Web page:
Traditional, instructor led, in-person training of CPR skills has become more challenging due to the COVID-19 pandemic. Research just published in the Scandinavian Journal of Trauma, Resuscitation and Emergency Medicine compared the learning outcomes of standard in-person CPR training (ST) with alternative methods of training such as hybrid or online-only training (AT) on CPR performance, quality, and knowledge among laypersons with no previous CPR training.
The study team searched PubMed and Google Scholar for relevant articles from January 1995 to May 2020. Of the 978 articles screened, twenty met the final inclusion criteria. All included studies had an experimental design and moderate to strong global quality rating. The trainees in the ST group performed better on calling 911, time to initiate chest compressions, hand placement and chest compression depth. Trainees in the AT group performed better in assessing scene safety, calling for help, response time including initiating first rescue breathing, adequate ventilation volume, compression rates, shorter hands-off time, confidence, willingness to perform CPR, ability to follow CPR algorithm, and equivalent or better knowledge retention than standard teaching methodology.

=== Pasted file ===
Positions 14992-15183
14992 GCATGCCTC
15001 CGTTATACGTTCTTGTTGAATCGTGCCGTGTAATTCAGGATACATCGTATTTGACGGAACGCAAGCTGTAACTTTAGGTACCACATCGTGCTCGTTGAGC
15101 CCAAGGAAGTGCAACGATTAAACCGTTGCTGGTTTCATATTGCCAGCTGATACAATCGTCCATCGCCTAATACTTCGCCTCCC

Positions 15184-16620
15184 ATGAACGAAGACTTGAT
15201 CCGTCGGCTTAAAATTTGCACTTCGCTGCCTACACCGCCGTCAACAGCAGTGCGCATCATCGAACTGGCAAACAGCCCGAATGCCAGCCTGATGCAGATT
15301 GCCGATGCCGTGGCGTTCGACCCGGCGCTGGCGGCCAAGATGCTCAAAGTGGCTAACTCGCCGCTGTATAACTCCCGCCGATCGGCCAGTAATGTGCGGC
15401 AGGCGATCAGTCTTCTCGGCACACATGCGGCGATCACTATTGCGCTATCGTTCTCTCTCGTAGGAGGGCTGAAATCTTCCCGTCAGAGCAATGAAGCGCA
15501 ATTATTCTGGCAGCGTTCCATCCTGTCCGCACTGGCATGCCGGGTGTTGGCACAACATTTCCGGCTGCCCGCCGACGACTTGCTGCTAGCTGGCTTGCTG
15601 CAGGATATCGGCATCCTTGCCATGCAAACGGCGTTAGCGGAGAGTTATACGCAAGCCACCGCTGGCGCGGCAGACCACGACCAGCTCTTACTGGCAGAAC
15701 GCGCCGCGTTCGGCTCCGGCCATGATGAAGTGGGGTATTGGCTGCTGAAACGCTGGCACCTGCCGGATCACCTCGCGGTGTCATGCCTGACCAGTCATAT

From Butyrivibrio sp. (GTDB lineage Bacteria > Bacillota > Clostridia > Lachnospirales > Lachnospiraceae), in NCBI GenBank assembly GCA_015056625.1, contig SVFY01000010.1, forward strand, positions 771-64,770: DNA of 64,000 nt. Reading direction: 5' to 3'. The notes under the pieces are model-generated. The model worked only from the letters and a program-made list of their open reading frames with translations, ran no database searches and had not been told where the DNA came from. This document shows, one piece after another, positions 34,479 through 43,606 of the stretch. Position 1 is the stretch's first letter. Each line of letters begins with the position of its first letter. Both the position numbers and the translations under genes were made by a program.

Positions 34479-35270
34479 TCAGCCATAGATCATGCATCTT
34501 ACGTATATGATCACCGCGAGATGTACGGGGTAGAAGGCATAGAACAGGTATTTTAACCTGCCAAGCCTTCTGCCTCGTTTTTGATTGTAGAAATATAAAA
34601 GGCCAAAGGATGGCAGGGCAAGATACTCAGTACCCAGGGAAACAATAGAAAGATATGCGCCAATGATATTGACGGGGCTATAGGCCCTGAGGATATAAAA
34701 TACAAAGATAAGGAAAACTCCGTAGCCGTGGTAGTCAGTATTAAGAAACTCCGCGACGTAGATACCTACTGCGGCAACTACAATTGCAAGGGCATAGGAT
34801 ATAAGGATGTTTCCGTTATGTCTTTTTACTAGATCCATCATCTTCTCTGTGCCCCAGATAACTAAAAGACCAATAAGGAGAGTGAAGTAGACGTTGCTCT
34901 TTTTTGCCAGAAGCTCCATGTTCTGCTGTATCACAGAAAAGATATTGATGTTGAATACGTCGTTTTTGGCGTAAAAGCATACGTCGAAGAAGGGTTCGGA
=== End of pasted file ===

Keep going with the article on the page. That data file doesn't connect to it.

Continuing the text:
Researchers conclude that alternative CPR training methodologies are as effective or even possibly better when compared to standard in-person classroom CPR training in CPR performance and knowledge acquisition. However, effective CPR quality still largely depends on some in-person training. Due to promising results seen in alternate training methodologies and non-uniformity seen in standard instructional techniques, these instructional methods can be adopted as an alternative, particularly during this time of the COVID-19 pandemic. Moreover, future research should aim to develop uniformity in standard CPR training methodology, which will make comparison with alternative CPR instructional techniques more plausible.